Wall Street pundits frequently pitch "defensive" stocks that should avoid steep losses in a downturn. Sounds terrific: stocks that stay afloat when the market is tanking! But if you want stocks that won't keep you up at night, you may need to look beyond the usual sleepy suspects.
The classic way to play defense is to own utilities, phone companies and businesses that sell necessities, such as cereal or toothpaste. These firms tend to make money in just about all economic conditions, pay big dividends and usually sail through choppy markets without suffering a lot of damage.
But stability comes at a price, especially these days. Many defensive parts of the stock market look expensive, and their growth prospects are hardly impressive. Moreover, high dividend yields may not be enough to keep the stocks elevated if interest rates keep rising (because income seekers would likely swap the stocks for lower-risk bonds as their yields rise).
Our advice: Go for a mix of defensive stocks and companies with better growth prospects. The defensive holdings will likely pay off if the market takes a dip. Rising interest rates may pressure these stocks, but higher rates would probably coincide with strength in the economy, powering up shares of growth-oriented firms. With one exception, all of our picks pay dividends, resulting in a collective yield of 2.9%. Think of this as an all-weather lineup that can glide along smoothly in a rising market and avoid a nasty fall if stocks start to slide.
The world's largest payroll processor, ADP handles paychecks for 39 million workers in the U.S. and abroad. Big employers use the firm's services and rarely switch to other payroll providers, giving ADP a reliable revenue stream. A rise in joblessness could pressure the stock. But ADP's bottom line has proved sturdy. After peaking in calendar 2009, profits bottomed in 2010 after falling by just 2.6% as U.S. employment declined during the Great Recession, says Bank of America Merrill Lynch. The firm rates the stock a "buy," describing ADP's business as "highly resilient."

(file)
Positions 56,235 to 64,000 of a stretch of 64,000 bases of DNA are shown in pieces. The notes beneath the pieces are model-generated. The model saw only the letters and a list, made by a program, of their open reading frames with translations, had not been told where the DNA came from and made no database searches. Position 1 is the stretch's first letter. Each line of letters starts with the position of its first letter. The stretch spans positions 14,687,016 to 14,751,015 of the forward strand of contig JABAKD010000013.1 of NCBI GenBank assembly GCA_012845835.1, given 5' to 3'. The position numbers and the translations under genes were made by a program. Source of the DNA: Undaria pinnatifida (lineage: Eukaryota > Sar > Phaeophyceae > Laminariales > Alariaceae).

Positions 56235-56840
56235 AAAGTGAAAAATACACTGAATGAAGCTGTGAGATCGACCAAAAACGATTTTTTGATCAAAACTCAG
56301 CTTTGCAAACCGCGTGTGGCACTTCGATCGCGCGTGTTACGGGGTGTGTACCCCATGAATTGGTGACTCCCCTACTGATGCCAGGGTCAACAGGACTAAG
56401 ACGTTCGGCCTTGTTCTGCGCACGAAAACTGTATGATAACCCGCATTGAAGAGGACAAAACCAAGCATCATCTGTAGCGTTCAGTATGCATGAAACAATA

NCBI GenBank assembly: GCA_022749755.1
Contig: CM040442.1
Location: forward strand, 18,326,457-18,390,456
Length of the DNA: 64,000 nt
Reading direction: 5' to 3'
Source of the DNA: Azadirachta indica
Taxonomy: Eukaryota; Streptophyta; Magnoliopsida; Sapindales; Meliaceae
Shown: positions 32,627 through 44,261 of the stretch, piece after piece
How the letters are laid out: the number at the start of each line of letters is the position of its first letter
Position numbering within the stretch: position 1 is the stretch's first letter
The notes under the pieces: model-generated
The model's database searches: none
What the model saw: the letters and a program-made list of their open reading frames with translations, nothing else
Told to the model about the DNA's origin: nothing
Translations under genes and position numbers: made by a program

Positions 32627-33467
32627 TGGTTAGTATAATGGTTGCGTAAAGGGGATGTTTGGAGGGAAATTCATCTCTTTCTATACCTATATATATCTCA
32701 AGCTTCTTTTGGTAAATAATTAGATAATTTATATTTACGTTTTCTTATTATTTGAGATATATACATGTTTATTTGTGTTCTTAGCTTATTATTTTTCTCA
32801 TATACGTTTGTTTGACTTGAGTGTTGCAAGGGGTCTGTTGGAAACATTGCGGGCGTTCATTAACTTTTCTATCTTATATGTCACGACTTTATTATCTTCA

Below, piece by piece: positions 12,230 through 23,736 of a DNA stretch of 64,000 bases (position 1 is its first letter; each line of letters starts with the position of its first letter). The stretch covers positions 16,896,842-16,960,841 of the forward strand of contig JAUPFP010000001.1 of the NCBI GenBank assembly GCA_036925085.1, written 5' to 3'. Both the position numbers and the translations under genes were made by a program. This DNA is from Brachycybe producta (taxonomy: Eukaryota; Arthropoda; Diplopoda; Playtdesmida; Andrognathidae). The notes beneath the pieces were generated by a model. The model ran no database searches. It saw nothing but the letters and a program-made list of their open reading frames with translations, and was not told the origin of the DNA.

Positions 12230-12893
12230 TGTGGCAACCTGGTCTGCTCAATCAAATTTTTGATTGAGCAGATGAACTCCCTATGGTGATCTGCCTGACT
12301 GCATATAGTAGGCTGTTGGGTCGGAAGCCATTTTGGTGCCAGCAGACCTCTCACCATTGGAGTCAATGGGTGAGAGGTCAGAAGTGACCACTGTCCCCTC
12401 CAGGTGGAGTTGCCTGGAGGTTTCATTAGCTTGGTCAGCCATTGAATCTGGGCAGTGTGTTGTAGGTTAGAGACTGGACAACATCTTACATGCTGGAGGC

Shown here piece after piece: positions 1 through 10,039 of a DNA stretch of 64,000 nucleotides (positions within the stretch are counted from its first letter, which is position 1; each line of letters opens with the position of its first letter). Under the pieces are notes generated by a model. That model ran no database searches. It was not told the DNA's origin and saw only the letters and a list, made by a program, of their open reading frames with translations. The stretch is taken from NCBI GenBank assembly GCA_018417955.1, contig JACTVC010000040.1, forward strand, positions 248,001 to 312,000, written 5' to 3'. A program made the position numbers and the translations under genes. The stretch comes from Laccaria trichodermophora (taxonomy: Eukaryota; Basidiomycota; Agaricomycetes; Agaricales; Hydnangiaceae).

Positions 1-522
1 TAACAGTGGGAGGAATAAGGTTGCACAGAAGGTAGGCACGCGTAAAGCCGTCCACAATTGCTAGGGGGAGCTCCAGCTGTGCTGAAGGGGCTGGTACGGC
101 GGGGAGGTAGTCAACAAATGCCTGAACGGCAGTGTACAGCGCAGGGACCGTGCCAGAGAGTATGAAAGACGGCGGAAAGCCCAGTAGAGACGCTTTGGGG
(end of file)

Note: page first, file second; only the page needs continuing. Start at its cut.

ADP is now using its dominance in payrolls to sell more-profitable services, helping clients manage employee recruiting and benefits, such as health insurance and retirement plans. ADP's profits may also get a lift from a jump in short-term interest rates. The company typically holds about $20 billion in client deposits for payrolls; a bump in short-term rates would hike the interest ADP earns from those funds. Analysts expect ADP's profits to hit $3.66 per share in the fiscal year that ends in July 2017, up 13% from the previous year. That profit growth should deliver more than enough cash for ADP to continue its long dividend-raising streak, now 42 straight years.
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Products such as catheters, syringes and insulin-injection kits make Becton Dickinson an indispensable supplier to hospitals and patients. Sales are rising as the company expands into emerging markets (now 15% of its business) and develops innovative products, says Allen Bond, comanager of Jensen Quality Growth Fund. For instance, Becton's pen needles for diabetics improve the safety and accuracy of injections, and the firm recently won regulatory approval for a new syringe designed for patients with high insulin needs.